Haylee Outteridge and Nina Curtis at Hobie® 16 World Championships in Dapeng, China
Bill To Facilitate Mona Vale Road Upgrades Passes: Vital Fauna Bridge Discussed
The National Parks and Wildlife Amendment (Adjustment of Areas) Bill 2016 was passed on Tuesday, May 31st, 2016. Item () (iii) of this allows for the taking an area of about 0.768 hectare, from the Ku-ring-gai Chase National Park to facilitate the upgrade of Mona Vale road west. Part of the speeches during the Reading of this Bill focused on the necessity to make provision for a fauna bridge.
This part of Ku-ring-gai Chase National Park, where it relates to the Mona Vale Road West upgrade, will be transferred to Roads and Maritime Services, Mark Speakman, Minister for the Environment, Minister for Heritage, and Assistant Minister for Planning, reiterated during this week's Parliamentary sessions.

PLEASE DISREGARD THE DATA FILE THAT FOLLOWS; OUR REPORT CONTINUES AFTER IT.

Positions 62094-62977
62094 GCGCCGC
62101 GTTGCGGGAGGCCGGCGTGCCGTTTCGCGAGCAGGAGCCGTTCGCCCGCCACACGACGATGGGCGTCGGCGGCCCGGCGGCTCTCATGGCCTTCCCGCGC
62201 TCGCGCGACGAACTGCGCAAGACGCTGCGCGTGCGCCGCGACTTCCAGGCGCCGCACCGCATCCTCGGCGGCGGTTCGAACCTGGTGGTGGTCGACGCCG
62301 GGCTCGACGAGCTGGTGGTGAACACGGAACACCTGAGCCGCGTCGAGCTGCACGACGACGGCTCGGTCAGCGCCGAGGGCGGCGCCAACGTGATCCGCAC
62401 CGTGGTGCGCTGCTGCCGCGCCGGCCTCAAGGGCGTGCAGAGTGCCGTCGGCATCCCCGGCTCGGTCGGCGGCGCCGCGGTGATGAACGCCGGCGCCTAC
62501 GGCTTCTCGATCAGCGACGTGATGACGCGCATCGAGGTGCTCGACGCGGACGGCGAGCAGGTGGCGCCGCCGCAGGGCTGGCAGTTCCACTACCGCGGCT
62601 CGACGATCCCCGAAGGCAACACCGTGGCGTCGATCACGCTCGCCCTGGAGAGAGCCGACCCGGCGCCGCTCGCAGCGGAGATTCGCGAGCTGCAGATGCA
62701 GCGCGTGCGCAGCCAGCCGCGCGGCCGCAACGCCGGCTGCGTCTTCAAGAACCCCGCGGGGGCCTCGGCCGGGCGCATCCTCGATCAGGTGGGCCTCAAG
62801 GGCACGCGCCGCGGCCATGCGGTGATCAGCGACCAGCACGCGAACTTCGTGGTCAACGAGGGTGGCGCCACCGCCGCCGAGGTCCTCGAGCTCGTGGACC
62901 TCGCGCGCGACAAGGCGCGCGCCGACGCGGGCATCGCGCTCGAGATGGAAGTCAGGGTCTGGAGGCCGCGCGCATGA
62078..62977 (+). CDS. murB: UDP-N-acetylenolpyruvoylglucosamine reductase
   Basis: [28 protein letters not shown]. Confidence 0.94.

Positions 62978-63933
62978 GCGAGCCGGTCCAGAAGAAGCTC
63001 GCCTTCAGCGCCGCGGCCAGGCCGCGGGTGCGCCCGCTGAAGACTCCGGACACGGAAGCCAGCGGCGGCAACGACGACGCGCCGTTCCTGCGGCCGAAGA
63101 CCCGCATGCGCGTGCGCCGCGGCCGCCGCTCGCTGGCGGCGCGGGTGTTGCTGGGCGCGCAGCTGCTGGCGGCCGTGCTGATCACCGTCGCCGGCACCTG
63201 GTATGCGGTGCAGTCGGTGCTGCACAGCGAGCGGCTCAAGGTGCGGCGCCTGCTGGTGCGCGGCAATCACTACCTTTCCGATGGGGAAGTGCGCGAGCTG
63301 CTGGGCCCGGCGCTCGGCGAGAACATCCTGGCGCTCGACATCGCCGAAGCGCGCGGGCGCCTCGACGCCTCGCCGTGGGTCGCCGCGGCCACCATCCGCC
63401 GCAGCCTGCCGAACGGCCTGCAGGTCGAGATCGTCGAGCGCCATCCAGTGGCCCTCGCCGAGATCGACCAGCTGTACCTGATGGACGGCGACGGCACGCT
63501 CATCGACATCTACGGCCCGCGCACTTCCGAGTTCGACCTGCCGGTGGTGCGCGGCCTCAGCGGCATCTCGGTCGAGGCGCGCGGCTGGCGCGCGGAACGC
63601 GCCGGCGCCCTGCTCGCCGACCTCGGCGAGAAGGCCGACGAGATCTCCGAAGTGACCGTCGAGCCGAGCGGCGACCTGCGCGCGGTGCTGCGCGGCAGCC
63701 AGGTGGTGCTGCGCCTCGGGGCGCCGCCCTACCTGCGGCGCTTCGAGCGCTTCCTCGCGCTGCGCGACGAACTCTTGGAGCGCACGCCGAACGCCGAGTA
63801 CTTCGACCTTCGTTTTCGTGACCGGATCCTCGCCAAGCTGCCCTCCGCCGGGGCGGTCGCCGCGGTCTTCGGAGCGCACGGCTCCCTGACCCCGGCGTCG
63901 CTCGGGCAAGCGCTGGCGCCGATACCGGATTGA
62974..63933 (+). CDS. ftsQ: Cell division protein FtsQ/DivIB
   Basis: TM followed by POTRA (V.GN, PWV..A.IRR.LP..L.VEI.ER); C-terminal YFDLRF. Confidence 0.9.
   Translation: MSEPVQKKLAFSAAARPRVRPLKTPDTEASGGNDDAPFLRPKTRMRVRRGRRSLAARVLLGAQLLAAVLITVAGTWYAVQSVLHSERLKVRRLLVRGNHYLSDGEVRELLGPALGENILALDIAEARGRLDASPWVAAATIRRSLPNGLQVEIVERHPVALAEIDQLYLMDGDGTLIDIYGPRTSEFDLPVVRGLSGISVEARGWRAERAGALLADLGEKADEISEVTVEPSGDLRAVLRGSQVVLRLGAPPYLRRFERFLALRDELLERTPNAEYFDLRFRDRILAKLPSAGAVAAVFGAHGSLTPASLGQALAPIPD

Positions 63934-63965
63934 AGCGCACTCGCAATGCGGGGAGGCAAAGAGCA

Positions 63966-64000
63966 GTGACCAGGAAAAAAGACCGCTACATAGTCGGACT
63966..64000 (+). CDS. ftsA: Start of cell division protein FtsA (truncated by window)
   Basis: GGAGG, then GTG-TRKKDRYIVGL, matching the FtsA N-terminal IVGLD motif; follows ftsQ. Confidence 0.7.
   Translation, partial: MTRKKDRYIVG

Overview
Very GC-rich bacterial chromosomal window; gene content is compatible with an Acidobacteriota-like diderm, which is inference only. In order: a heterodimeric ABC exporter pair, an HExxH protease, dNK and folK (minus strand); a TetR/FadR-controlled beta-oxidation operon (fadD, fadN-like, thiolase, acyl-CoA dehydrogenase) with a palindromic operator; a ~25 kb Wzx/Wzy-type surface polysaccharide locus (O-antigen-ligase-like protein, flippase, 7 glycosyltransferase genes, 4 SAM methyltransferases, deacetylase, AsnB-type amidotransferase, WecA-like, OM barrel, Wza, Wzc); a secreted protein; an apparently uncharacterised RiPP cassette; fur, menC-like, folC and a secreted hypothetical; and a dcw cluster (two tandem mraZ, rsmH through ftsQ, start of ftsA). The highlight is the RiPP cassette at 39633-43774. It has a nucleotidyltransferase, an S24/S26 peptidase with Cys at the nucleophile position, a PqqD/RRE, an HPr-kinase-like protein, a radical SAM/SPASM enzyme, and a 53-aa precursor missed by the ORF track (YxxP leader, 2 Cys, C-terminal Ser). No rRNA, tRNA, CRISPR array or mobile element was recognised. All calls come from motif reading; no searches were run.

Compensatory land will be offered by Roads and Maritime Services, in almost two hectares of land being added to the adjoining Garigal National Park. This will include land surrounding Whale Rock, a significant Aboriginal rock engraving, which will greatly benefit from increased protection under the reserve system.'
The pre passage speeches and readings included a noting by the the Hon. John Ajaka, Minister for Ageing, Minister for Disability Services, and Minister for Multiculturalism, who moved the motion for the second reading, that the Mona Vale road west upgrade includes a proposed fauna bridge that will connect Garigal and Ku-ring-gai Chase national parks. This will be the first fauna bridge in the Sydney metropolitan area.